Middle-aged brains

A conversation yesterday with my older son, comparing his high school physics class with the one I took in 1979, reminded me that this year is my 30th high school reunion. (I don’t plan to attend – for all I know it’s already over – I had few friends in high school and I can find most of them through Facebook.) As he went through elementary school and middle school, I looked forward to when he got to high school and we could discuss subjects of interest. I thought I might even be able to help him with his schoolwork sometimes, as I thought I remembered things pretty well, if general if not all the details.

I have occasionally managed to help him with a math problem (though I find that I can only do so with a pencil and scratch paper – it seems I used to be able to do more work in my head but I’m not sure), but most of the time I find myself casting in vain to dredge up knowledge that I thought had been submerged just below the surface. Apparently a lot more than I thought has long since sunk to the bottom, rusted, disintegrated, or whatever else happens to knowledge left too long unused.

I read somewhere, a few years ago, that studies have shown that the brain of a young adult is better suited to absorbing new information, while the brain of an older adult (older meaning past young-adult age, not “old”) is better suited to synthesizing different pieces of information. It’s been over ten years since I last took a for-credit class (when I got my MBA), so I can’t say how my brain is doing in that regard. I still love learning, but I haven’t had to submit my learning to a written test in a long time.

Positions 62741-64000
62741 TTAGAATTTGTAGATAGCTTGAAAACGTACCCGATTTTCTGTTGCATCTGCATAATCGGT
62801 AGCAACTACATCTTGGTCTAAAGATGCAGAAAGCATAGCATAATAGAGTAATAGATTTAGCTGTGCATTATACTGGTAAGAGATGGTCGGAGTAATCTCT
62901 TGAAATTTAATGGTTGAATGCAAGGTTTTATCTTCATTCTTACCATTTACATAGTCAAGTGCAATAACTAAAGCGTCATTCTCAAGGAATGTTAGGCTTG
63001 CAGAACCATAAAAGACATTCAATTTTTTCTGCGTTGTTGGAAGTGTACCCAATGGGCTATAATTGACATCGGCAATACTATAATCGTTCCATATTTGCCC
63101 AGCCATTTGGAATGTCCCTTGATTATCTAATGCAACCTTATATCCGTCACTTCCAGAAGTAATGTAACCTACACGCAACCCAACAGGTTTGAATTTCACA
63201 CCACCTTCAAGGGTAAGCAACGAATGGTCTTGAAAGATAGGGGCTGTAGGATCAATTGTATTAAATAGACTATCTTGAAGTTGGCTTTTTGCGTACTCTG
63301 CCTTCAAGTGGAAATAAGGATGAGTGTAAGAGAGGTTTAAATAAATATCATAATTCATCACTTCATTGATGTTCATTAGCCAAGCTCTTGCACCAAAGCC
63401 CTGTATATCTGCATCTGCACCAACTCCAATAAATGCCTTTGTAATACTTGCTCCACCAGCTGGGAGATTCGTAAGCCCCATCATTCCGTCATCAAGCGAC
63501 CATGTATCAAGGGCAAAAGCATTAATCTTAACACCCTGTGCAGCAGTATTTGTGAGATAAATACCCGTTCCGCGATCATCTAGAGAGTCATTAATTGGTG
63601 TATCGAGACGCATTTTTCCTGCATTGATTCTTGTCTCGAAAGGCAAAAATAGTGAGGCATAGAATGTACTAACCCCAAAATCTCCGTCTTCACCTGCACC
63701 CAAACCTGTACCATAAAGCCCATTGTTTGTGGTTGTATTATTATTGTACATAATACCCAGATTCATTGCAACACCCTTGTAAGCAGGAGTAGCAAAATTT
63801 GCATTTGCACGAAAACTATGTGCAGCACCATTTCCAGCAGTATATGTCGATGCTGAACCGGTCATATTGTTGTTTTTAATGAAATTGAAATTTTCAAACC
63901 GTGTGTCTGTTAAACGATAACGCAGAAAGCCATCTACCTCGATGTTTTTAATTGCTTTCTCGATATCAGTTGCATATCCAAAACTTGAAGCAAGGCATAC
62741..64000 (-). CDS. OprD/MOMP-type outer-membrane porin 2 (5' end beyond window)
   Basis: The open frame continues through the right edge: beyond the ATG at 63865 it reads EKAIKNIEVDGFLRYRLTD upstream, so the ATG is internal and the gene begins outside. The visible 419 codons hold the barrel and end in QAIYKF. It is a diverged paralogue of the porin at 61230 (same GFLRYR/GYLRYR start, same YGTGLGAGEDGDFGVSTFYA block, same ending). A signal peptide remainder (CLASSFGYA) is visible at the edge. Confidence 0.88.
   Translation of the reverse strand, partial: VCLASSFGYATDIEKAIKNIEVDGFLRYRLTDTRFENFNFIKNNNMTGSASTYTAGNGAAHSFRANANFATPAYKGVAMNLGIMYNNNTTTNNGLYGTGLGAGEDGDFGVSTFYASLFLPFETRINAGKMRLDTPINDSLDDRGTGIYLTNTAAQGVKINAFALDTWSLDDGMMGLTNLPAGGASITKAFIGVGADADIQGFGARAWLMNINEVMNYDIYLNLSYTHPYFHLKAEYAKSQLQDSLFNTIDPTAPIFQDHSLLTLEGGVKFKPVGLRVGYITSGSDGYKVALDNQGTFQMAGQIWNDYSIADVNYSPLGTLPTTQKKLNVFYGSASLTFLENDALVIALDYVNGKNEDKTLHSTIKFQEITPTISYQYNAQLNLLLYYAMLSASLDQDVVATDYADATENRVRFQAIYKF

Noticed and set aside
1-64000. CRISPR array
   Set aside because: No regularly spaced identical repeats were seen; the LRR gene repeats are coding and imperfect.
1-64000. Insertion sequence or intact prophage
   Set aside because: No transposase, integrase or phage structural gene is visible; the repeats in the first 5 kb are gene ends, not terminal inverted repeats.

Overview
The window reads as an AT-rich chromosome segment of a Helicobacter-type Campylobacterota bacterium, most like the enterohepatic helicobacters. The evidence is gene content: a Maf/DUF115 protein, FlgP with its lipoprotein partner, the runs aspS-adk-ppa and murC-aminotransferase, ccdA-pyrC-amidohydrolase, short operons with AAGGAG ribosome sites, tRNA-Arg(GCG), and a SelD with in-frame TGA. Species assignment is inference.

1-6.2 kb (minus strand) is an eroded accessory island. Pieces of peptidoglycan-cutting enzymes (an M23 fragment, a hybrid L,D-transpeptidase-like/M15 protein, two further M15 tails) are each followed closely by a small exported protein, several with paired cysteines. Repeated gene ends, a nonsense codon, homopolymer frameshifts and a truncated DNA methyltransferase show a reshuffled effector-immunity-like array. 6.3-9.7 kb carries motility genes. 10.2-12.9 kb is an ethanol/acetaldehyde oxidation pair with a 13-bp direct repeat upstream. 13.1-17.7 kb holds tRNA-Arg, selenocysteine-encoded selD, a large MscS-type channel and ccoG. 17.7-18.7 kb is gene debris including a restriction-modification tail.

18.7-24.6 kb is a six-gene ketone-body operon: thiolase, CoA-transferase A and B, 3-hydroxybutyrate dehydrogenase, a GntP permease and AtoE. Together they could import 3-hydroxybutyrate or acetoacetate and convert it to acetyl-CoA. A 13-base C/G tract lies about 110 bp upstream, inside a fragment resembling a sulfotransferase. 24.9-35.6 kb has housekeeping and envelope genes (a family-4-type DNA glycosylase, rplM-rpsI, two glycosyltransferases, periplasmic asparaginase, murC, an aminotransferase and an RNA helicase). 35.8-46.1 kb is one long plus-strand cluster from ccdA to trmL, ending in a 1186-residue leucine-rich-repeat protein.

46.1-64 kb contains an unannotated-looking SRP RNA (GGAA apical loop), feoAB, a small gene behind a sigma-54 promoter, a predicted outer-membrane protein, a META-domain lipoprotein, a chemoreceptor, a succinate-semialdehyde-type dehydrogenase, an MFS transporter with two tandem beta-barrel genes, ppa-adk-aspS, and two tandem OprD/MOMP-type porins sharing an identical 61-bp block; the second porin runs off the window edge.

Fifty-seven-year-old Sue Shellenbarger accepted her teenage son’s challenge to take the SAT this year, forty-one years after taking it the last time. Today’s Wall Street Journal has the fascinating account of her test preparation, taking the test, and the results. I’m not particularly keen on emulating her, though I will take refuge in claiming that it is to avoid the unnecessary expense. I had very good scores thirty years ago, I find it highly unlikely that I would get as good scores again, and I have no desire to prove myself right.

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